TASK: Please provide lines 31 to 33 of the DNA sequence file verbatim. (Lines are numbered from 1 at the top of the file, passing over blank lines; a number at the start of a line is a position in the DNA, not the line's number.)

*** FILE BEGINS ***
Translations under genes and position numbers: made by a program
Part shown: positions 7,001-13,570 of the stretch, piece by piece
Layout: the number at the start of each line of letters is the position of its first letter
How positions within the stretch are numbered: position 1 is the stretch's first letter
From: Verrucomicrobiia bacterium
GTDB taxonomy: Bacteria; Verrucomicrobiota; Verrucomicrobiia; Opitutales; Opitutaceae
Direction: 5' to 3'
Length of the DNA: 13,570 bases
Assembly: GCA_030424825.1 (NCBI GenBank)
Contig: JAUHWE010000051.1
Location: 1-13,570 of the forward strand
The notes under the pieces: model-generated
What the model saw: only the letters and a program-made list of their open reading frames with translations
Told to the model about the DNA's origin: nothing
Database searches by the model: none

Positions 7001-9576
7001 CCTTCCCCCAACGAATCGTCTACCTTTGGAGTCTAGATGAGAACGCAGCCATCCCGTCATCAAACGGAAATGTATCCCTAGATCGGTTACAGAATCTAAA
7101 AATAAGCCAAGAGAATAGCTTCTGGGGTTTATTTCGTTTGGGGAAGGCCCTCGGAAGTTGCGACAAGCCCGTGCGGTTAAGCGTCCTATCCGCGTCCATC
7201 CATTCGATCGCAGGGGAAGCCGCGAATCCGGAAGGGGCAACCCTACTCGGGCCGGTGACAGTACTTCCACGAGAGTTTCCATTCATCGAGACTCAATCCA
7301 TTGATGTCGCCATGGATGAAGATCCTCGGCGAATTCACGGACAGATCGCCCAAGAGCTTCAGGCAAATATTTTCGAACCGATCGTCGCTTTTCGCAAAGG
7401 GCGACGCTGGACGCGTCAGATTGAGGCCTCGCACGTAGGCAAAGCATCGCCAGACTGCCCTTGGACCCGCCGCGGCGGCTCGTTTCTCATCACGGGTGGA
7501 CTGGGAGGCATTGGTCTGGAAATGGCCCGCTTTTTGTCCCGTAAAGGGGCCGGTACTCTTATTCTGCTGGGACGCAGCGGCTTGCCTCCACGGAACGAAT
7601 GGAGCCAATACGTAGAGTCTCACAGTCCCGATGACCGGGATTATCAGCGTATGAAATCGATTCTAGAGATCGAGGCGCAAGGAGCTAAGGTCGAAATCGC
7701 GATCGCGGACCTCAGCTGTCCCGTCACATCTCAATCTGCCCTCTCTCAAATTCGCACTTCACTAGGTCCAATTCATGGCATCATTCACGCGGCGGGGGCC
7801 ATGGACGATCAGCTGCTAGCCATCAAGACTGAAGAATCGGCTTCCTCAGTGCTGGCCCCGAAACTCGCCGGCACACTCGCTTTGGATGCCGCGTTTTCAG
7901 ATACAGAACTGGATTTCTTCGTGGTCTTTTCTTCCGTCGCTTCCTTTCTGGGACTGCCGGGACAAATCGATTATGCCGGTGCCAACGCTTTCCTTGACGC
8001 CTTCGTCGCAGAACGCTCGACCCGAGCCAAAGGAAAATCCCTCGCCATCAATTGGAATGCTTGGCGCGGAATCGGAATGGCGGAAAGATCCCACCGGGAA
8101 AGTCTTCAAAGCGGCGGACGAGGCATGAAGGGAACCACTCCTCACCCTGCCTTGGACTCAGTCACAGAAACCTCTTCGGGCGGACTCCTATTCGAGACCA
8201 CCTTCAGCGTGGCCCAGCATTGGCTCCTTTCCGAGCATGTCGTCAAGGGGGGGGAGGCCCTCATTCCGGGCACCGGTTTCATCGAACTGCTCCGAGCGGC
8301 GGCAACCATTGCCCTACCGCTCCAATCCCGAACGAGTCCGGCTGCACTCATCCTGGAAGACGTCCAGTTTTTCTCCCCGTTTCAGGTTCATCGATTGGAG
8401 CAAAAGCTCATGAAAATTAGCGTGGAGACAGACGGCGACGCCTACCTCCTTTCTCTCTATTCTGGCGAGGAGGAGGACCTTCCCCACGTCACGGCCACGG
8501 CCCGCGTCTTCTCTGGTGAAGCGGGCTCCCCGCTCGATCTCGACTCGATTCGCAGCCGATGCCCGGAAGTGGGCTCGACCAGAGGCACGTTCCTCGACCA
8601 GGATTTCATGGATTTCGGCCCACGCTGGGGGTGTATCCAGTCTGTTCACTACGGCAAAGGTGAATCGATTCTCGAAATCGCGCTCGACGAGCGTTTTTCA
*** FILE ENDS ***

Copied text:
8401 CAAAAGCTCATGAAAATTAGCGTGGAGACAGACGGCGACGCCTACCTCCTTTCTCTCTATTCTGGCGAGGAGGAGGACCTTCCCCACGTCACGGCCACGG
8501 CCCGCGTCTTCTCTGGTGAAGCGGGCTCCCCGCTCGATCTCGACTCGATTCGCAGCCGATGCCCGGAAGTGGGCTCGACCAGAGGCACGTTCCTCGACCA
8601 GGATTTCATGGATTTCGGCCCACGCTGGGGGTGTATCCAGTCTGTTCACTACGGCAAAGGTGAATCGATTCTCGAAATCGCGCTCGACGAGCGTTTTTCA